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- Feb 29, 2012

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1) Do you know what it means for a matrix to be invertible?

2) Are you familar with determinant properties?

3) Do you know how to find the rank of a matrix?

4) How do you write a line passing through two points?

Hope to hear your answers and further help you.

Best wishes,

Fantini.

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In addition to showing what you have tried as

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It should be a square matrix and it is the opposite of the original one and has to be determined, so it can't have Det = 0.1) Do you know what it means for a matrix to be invertible?

det A = Det A^T2) Are you familar with determinant properties?

The position matter

det(AB) = det(A) and det(B)

for invertible matrices det(A) cannot be 0

Row operations to find the diagonal, or check if the det of a sub matrix 2x2, 3x3 is not 03) Do you know how to find the rank of a matrix?

I look for the coordinate of the 2 points.4) How do you write a line passing through two points?

I hope it is more or less right ))

- Sorry to post more than 2, actually the first question was more a bonus, because I don't really understand if the problem is so easy or so tricky )

- Feb 29, 2012

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Exactly. The information that it is an square matrix is important. Using "opposite" as terminology is not adequate here in my opinion, as I usually associate that word for addition. So consider this: if $B \in \mathbb{R}^{m \times n}$ and $B$ is invertible, then what can you say about $m$ and $n$? This answers more than just $B$: the dimensions of all other matrices are automatically determined.It should be a square matrix and it is the opposite of the original one and has to be determined, so it can't have Det = 0.

You are correct. In order to apply that information you need to isolate $X$ in the equation $B^{T} X^{-1} A = C$. Looking at it, we can see some possible orders to do this. I would do as the following:det A = Det A^T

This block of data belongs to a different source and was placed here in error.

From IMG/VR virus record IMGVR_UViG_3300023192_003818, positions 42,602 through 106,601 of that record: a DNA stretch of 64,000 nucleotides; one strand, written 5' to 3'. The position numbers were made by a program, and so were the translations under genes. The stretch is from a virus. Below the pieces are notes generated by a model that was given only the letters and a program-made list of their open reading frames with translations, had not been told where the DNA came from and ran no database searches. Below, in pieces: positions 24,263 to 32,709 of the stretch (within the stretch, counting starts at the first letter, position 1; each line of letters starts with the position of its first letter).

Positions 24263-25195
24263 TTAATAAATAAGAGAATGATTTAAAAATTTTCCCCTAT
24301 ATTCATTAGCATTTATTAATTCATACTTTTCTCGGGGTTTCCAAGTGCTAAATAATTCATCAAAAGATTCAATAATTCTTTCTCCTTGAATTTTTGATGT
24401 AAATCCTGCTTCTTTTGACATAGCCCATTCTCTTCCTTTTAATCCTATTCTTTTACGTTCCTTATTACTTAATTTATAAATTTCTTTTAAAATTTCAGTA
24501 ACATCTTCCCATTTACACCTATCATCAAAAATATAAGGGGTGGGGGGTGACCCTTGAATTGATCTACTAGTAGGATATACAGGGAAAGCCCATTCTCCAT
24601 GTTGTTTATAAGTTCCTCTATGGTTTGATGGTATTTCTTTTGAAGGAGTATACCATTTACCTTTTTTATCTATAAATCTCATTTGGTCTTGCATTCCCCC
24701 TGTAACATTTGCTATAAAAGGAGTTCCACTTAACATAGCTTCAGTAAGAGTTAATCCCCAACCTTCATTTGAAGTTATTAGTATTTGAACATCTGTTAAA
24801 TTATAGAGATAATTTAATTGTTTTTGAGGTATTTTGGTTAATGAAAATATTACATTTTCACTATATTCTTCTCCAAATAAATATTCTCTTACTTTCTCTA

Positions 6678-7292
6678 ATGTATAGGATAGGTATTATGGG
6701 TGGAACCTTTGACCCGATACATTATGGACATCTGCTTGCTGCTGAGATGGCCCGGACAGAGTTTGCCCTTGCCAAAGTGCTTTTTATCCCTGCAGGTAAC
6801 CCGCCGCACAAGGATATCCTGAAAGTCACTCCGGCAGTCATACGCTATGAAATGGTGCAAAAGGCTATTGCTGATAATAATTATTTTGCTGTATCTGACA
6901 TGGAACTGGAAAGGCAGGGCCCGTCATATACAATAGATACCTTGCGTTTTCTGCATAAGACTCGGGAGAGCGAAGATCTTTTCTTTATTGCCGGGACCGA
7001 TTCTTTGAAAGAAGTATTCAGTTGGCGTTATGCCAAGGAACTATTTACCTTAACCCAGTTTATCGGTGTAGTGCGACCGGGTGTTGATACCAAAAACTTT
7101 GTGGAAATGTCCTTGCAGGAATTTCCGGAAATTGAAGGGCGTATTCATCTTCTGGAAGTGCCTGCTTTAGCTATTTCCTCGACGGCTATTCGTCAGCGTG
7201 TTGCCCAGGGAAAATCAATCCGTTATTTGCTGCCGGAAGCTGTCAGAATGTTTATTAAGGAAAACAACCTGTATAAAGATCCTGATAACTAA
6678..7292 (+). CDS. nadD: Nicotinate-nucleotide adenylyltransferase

The position matter

det(AB) = det(A) and det(B)

for invertible matrices det(A) cannot be 0

1) Eliminate $A$ (how?), transpose what the rest (to eliminate $B$), invert and transpose back.

Any other order is essentially an rearrangement of the above.

These are correct, but rather tedious. In particular there are many determinants to be computed, so it's not really a good option. What else can we do? This information is important: the rank of the matrix is always less than or equal to the minimum between the number of rows and columns. Let's apply in this case: we have 4 rows and 3 columns, therefore whatever the rank of the matrix is it has to be less than or equal to 3.Row operations to find the diagonal, or check if the det of a sub matrix 2x2, 3x3 is not 0

How can we check that? Consider the three columns as vectors and make a linear combination of them, equating to zero. From here you should find the condition on $\beta$ that answers the problem.

This isn't correct. You already have two points and you want a line between them. The most common way (but definitely not unique) to define such line is to write it asI look for the coordinate of the 2 points.

$$r = \{ P_1 + t(P_2 - P_1), \, t \in \mathbb{R} \}.$$

The parameter $t$ controls where you are in the line. At $t=0$ you start at point $P_1$, while at $t=1$ you are at $P_2$. It is usual to think of it as "time" (hence the letter $t$) and this parametrization of the line as the unit time taken to walk the line leaving one point and arriving at another.

Try using it this time: first write the equations of lines $AB$ and then $AC$. What will be the condition for them to intersect?